About 40% of all car accidents are intersection accidents, and a large number of those are left turn accidents. Most drivers who turn left into oncoming traffic and get into an accident almost always get at least some of the blame, but they’re not always at fault.
If you believe you’re not really at fault for your left turn car accident — or not entirely — you may be right. We can help you clarify that issue. Let’s take a look at the relevant laws and regulations concerning left turns in the state of California.
What Are California’s Right-of-Way Rules?
State law makes it very clear that anyone making a left turn must yield the right-of-way to any oncoming cars deemed to be close enough to be hazardous. According to California Vehicle Code 21801, this applies to everything from intersections and highways to turning into parking lots or private property, to leaving the same — until “the left turn… can be made with reasonable safety.”
What comprises “reasonable safety” is left to your discretion, which leaves you wide open to liability in most situations. The authorities and insurers may assume you didn’t practice reasonable safety if your turn resulted in an accident. But you do have legal recourse if you can convince them the accident was at least partially caused by the other driver or other factors.
When You Are Not at Fault in a Left Turn Car Accident
Assuming you can prove it, you can be cleared of causing a left turn car accident under specific circumstances. For example, you’re not necessarily at fault if:
- You were turning on a green turn arrow, and the other driver didn’t yield the right-of-way.
- The traffic signal was malfunctioning in such a way that the other driver was unaware you had the right-of-way.
- The other driver:
- ran a red light or stop sign.
- was driving while intoxicated.
- wasn’t there when you started your turn, because they were speeding.
- was texting or otherwise distracted.
- was driving without a valid license.
- Something you didn’t expect, like an animal crossing the road, bad road conditions, or the person turning ahead of you braking suddenly caused you to slow your vehicle as you made the turn.
While the last point may be arguable, don’t discount such contributions to the accident.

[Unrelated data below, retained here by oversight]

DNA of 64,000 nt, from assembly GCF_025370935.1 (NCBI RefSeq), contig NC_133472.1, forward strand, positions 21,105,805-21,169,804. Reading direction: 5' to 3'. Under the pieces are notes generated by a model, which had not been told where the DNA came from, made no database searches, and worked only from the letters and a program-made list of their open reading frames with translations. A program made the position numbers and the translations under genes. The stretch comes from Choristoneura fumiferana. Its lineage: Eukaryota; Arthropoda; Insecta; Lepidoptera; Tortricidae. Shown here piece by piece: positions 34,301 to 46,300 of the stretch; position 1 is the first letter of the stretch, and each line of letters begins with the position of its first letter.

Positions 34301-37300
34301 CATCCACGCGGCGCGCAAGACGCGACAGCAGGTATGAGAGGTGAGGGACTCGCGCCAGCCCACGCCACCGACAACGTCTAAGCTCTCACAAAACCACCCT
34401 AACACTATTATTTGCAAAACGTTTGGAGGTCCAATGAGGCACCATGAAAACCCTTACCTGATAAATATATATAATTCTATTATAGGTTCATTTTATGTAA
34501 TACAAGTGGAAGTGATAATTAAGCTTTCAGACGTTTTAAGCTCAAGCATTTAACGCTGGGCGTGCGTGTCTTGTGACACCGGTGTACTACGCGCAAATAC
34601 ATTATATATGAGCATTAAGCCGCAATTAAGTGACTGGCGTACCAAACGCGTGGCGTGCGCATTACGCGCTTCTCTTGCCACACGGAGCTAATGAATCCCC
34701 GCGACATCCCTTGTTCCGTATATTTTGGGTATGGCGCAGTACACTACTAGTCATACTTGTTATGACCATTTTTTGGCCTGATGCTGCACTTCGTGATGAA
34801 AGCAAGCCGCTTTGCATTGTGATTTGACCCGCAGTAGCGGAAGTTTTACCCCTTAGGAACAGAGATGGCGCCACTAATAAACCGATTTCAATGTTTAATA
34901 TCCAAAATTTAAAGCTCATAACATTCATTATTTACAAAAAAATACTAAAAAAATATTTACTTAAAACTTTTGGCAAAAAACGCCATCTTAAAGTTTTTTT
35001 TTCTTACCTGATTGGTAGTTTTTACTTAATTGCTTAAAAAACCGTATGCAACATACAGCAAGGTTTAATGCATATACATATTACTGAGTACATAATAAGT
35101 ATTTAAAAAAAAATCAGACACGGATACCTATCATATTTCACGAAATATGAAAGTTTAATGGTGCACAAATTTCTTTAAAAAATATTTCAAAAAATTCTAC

Assigning Fault to the Other Driver — or Other Causes
If someone or something else was to blame for your car accident, the burden of proof is on you. You may be able to prove fault by hiring legal experts, including experienced car accident attorneys. When you do, the accident’s police report may be your most valuable piece of evidence, as the officer would have recorded their opinions of fault, as well as the condition or actions of the other driver.
Your legal team can also:
- Interview the officer(s) who authored the report, as well as other authorities at the scene (e.g., paramedics or firemen).
- Interview eyewitnesses from the scene of the accident.
- Collect photographic evidence showing the geography of the road and intersection, natural hazards, damage to both vehicles, skid marks, etc.
- Review photo and video evidence if there was a traffic camera at the intersection.
- Have a professional reconstruct the accident, creating a credible fault scenario.
- Ask for the other driver’s cell phone records to check whether they were distracted.
What Is Comparative Liability?
In California, drivers can share fault for an accident. This is called comparative liability. Suppose the other driver was found to be 100% at fault, and you received $100,000 in compensatory damages. But if a judge found you 40% at fault, with the other driver 60% at fault, they would reduce the reward by 40% to $60,000, or 60% of $100,000. The other driver can also ask for damages since the judge deemed you 40% at fault, but the reward would be reduced by 60%. So even if you’re found partially at fault, you can still seek damages!
Have You Suffered a Left Turn Accident? Contact Us
At Russell & Lazarus APC, we’re recognized experts in all aspects of California car accident law, including the laws covering left turn car accidents. If you live in the Orange County area and need help dealing with your left turn car accident, call us today.